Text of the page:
Trump Isn’t MY President – Whole Foods Regional President Scott Allshouse Is My President

I refuse to acknowledge the legitimacy of a Donald Trump Presidency. Not only did he lose the popular vote by the largest margin in history, but his rejection of basic civic norms makes him unfit for office. As far as I’m concerned, Trump is NOT my President—Mid-Atlantic Regional President Scott Allshouse is my President. He oversees all of the Whole Foods in Maryland, Pennsylvania, DC, Virginia, parts of New Jersey, and Kentucky and Ohio, for some reason.

Mr. Regional President is pretty nice, but a real stickler about customer service. One time he came to our store (Bethesda, MD, 5269 River Rd) and made us role-play dealing with disgruntled customers. I didn’t like it very much, since he implied that it had something to do with my “incident” the week before. However, I’m proud of how Mr. Regional President handled what was a very difficult situation involving my psychosis.

But I am not proud that Donald Trump is going to represent America. In fact, he will never represent me. My court-appointed attorney represents me. His name is Jeff. I can’t spell his last name because he’s from some sort of Polish country and they have silent consonants. How stupid is that? You can only pronounce the vowels! So I just call him Mr. “Washy.” Mr. Jeff Washy (Courthouse Annex, cubicle 215) is a great public defender. He helped me get into an anger-management class after I threw a bag of almond-nutmeg granola at that dumb-ass great-grandma. Honestly, it was more of an underhanded toss—if she had been a bit more spry, I’m sure it wouldn’t have broken both her legs. Anyway, Jeff Waskchiewzsklmni (sp.?) represents me and is legally obligated to do so.

But the more I think about the recent election, the more steamed I get. I mean, the people he’s tapped for his Cabinet are just awful. One thing’s for sure: Trump isn’t the boss of me. Chad is the boss of me. Chad has worked at Whole Foods for a lot less time than I have, but he’s taller and more self-confident, so I guess it kind of makes sense that he is a manager now. Point is, Donald Trump does not work at a Whole Foods, and so technically cannot boss me around. If Donald Trump came into a Whole Foods and asked if I could help him find some premium body care products or a box of pretend milk, I suppose I would have to help him, but that’s just good customer service. And if he tried to get me fired, I’d just be extra nice to him, owing to my new corporate training and desire to be off probation.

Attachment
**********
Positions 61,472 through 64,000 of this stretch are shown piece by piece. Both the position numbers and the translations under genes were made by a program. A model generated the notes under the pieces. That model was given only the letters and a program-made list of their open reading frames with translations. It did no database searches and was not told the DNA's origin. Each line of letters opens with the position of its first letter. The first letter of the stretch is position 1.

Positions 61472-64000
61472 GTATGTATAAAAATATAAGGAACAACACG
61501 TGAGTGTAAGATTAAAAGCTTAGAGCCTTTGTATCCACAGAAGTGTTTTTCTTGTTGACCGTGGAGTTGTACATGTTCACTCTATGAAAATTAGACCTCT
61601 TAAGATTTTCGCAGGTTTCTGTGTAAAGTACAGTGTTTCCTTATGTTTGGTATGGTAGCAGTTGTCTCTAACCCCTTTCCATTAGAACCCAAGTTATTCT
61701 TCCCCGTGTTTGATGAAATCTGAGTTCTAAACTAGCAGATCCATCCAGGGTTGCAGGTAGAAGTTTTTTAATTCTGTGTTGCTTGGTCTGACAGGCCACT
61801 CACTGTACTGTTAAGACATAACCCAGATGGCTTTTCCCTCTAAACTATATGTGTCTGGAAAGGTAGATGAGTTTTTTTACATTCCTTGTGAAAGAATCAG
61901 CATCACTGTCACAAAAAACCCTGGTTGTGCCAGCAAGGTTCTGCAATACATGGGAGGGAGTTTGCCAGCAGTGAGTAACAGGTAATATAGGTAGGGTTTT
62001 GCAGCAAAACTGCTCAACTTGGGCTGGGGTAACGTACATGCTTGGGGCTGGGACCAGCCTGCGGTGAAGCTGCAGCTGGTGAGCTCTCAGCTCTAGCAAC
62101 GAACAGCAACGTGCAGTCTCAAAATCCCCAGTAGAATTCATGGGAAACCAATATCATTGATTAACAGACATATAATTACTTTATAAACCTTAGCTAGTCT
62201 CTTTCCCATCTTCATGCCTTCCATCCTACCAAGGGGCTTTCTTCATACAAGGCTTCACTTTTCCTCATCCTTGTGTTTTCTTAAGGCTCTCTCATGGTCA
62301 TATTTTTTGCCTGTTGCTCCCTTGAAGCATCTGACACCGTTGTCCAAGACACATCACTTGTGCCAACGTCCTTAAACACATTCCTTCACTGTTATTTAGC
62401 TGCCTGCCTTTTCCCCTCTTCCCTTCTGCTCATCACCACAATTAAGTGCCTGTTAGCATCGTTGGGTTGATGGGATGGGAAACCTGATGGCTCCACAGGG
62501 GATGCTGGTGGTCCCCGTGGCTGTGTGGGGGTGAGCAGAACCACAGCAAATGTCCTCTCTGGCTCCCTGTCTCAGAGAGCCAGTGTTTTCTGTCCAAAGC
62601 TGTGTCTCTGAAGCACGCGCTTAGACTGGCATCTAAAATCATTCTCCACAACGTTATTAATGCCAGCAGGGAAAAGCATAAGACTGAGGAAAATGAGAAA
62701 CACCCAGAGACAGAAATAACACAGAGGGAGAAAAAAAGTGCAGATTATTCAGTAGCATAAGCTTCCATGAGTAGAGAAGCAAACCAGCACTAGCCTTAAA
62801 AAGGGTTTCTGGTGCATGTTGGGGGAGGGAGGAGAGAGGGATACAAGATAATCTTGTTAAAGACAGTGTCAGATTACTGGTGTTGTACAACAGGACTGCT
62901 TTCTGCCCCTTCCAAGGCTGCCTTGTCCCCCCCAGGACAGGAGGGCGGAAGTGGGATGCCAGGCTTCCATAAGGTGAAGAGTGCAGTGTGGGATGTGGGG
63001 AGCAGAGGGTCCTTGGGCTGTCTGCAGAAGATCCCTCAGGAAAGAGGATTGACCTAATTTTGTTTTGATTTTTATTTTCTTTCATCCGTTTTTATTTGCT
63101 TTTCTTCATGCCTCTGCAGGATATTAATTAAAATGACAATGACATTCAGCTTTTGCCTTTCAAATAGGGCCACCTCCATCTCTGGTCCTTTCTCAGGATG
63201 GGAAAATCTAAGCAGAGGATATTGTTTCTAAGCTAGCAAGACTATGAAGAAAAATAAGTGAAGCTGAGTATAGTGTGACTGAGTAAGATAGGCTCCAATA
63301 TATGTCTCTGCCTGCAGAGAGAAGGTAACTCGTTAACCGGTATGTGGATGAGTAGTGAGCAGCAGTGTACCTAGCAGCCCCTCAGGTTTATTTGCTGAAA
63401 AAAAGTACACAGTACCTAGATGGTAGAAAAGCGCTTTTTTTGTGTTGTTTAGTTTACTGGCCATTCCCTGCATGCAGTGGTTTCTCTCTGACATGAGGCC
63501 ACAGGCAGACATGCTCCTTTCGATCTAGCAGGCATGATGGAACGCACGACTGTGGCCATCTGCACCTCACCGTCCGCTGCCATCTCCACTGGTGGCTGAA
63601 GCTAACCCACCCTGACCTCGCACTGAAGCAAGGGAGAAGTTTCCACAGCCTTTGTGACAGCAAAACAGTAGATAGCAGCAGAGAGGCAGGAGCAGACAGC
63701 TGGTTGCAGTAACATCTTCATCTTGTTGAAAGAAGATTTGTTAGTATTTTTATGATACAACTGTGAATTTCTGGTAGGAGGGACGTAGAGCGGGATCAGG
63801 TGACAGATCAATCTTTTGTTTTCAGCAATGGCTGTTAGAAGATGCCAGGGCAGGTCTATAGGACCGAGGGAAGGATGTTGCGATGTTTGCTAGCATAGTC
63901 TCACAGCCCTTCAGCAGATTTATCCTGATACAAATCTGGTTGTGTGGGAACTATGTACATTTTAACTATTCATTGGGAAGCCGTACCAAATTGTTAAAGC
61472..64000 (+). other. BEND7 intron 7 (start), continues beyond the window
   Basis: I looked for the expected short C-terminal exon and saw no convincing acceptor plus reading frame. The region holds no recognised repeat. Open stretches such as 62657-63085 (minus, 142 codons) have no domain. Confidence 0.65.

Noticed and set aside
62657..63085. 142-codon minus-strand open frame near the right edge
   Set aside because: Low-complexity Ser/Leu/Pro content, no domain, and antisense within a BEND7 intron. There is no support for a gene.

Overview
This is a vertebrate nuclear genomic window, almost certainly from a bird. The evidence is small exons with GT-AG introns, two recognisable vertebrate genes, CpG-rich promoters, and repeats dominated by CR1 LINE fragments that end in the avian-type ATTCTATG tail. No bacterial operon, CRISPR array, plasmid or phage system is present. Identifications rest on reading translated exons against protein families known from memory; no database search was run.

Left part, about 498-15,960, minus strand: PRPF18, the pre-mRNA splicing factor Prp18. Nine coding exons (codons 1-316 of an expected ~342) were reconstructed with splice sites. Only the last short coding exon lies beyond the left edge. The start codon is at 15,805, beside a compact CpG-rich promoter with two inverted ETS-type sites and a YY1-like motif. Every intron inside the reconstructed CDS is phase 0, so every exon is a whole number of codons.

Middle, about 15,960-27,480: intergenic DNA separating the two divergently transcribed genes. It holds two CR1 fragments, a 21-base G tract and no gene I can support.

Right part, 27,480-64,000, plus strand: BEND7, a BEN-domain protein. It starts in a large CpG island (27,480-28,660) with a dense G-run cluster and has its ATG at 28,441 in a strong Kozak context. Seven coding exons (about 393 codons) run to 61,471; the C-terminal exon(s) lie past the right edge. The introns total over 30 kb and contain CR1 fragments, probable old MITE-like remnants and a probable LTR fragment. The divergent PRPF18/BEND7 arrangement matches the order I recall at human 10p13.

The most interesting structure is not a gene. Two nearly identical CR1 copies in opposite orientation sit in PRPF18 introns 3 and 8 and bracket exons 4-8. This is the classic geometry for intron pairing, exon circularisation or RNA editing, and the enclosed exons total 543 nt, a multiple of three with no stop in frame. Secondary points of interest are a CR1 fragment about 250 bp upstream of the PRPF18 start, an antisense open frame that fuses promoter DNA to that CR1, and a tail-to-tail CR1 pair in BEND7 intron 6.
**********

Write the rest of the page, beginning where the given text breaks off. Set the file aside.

Unfortunately, I don’t know how we’ll get through Trump’s Presidency. As is, I don’t know how I’m going to make it through four years of community service playing tennis with the elderly. I have this one lady who keeps “joking” that every thing she hits over the fence is another of my lost “man balls.” How am I supposed to deal with that? I am literally carrying something I am supposed to hit with. What’s worse is that she’s totally hot—I would ask her out, but I’m a little freaked out by her adult male children. The point is, Samantha treats me like farm labor, and I’m happy with that. Trump, however, is no Samantha the 57-year-old former tennis pro.

Most importantly for our country, Trump is not my friend. I don’t even have friends. No one texted me on my 23rd birthday. No one volunteered to help me move to a smaller, cheaper apartment so I could afford my prescriptions. I’m not even on Facebook anymore, by order of the judge.

So let’s not normalize Donald Trump. Let’s not pretend that he’s an acceptable figure of authority. He may have won the Electoral College, but he didn’t win Montgomery Community College—and that’s where I dropped out of.